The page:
Is 18 Too Young to Go to University?
A Carleton student shares how a gap year made him feel more prepared for university.
Taran Allan-McKay thought he was ready to go to university when he got his acceptance letter from the University of Toronto Scarborough in 2019. However, a change of heart led him to postpone his post-secondary plans by a year; a decision that led him into what he calls “a blissful period” in his life.
Previous election raises question about the young age of first-year students
In Ontario’s recent election, the Ontario Liberal Party promised an optional reintroduction of Grade 13 for all current Ontario high school students. The Liberals proposed this extra year to help students catch up on opportunities they missed during the COVID-19 pandemic and take new credits in finances, taxes, mental health, and more.
Despite the party’s loss this election, the proposition of an additional year in secondary school raises a larger question: is 18 too young to go to university?
Allan-McKay, now entering his third year at Carleton University, said it depends on the student. “I don’t think a gap year is for everyone,” he said.
Are gap years beneficial or detrimental?
According to a Statistics Canada report published in May 2022, “Students who take a gap year may face higher opportunity costs since they often substitute one year of lower-paying, pre-PSE [post-secondary education] work for one year of higher-paying post-PSE work.”
The report goes on to state that students “may acquire more focus and maturity during their time away from studies,” which could help benefit them in the labour market long-term.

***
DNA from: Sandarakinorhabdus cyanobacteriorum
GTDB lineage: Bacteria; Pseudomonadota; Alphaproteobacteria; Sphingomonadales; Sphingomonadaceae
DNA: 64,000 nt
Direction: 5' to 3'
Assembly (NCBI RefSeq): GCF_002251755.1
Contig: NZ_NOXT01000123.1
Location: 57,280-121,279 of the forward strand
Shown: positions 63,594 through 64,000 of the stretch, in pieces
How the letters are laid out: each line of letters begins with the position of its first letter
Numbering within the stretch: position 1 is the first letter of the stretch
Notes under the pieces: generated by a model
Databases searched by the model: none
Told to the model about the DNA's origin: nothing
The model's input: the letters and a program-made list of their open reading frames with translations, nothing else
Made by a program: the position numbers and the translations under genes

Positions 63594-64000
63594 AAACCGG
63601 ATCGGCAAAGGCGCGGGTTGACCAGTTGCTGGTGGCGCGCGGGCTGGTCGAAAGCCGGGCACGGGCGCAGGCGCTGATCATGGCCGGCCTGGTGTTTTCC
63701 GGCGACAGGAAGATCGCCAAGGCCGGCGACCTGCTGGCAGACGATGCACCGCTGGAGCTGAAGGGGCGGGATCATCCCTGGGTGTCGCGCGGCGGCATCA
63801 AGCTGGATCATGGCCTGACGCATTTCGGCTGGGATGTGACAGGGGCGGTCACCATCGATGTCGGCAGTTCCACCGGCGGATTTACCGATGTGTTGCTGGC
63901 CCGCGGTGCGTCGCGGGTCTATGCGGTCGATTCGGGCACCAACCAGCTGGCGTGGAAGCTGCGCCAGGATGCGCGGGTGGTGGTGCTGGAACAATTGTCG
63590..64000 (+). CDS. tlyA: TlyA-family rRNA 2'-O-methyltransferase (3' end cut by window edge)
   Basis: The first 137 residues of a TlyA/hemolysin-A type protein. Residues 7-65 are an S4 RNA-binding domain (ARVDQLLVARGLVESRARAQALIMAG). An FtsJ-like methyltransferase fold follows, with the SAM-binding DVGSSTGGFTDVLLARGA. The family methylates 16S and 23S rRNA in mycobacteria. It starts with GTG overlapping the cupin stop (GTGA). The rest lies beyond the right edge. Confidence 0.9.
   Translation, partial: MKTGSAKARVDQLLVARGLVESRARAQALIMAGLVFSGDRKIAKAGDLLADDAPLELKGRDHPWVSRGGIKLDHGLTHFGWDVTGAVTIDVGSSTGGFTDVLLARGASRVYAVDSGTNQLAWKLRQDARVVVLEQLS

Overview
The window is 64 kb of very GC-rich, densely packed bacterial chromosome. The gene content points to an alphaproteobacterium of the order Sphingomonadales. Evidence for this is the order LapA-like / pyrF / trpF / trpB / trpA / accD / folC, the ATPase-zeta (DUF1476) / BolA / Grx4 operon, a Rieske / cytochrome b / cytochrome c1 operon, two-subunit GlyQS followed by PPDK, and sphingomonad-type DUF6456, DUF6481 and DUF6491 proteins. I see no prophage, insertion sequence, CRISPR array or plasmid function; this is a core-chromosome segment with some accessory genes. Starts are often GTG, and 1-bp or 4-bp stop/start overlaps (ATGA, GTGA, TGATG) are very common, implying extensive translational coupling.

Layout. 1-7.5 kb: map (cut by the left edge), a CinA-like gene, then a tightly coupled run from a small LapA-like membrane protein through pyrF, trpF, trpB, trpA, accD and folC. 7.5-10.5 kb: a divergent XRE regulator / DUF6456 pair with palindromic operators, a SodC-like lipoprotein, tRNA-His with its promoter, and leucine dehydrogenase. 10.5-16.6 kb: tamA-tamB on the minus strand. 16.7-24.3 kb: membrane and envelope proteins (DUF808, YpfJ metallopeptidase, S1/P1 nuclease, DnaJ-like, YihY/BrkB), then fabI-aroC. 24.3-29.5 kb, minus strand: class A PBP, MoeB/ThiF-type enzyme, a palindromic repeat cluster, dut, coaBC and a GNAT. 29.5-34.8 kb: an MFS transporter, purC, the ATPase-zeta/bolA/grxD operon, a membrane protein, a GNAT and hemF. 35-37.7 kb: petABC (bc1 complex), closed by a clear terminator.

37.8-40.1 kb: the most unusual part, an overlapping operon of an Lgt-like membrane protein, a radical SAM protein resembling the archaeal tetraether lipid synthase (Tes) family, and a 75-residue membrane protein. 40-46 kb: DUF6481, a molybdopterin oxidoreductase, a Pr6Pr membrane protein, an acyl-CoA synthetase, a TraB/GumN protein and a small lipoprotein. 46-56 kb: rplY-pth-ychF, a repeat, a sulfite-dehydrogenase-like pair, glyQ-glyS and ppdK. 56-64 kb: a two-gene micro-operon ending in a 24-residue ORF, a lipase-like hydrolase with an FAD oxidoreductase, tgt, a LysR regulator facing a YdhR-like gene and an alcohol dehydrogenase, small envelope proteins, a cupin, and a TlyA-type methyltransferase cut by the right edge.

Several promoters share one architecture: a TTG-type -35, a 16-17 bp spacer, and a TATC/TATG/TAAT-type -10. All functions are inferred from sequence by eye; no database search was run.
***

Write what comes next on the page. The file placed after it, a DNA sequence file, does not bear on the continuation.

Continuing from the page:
How a gap year helped a Carleton student
Allan-McKay said he doesn’t think gap years should ever be made obligatory because this extra time could hold back a student who’s already prepared to go directly into post-secondary studies. However, he was glad he took a year off instead of following through with his acceptance of the offer he received from UofT. He said his friends and family had been throwing around the idea of taking some time off when he was making his decision. Some of Allan-McKay’s friends had taken time off and enjoyed it, while others didn’t and regretted their choice.
Allan-McKay said he thought the extra year gave him some more space to grow. “Because I had that extra space, I got to really think about what I wanted to do,” he added. “I’m just pretty glad I ended up […] in the program I’m in now.”
Allan-McKay said in his first year he shared a washroom with another student in residence who hadn’t taken a gap year, which gave him perspective into how much he grew during his gap year. “I was comparing my life to this guy who was fresh out of high school,” he said. “There were huge, huge differences between us, and it was only one year of our lives.”
Breaking the stigma
Dr. Anne Bowker, associate dean of Carleton’s Faculty of Arts and Social Sciences and associate professor in Carleton’s Department of Psychology, said there’s a stigma that exists around gap years. “Parents are often reluctant to let their kid take a year off because they’re afraid that they’re never going to go on to university,” Bowker said.
She said she sees variations in the maturity of her first-year students and their readiness to pursue post-secondary studies. Her students’ reasoning also varies, Bowker said, because some come to university eager and willing to learn, while others only end up there because their parents want them to be in school.
“I don’t think there’s anything wrong with taking time off,” she said. “Students who are not comfortable at university, who don’t really want to be here, are generally not successful.”
So, while a gap year isn’t mandatory for students, you’re able to make this choice based on how you feel. Don’t feel pressured to attend post-secondary school if you aren’t ready. You can spend your gap year working to save up for school, travelling the world, or learning new skills. It was the best choice for Allan-McKay — is it the best choice for you?
Explore Carleton University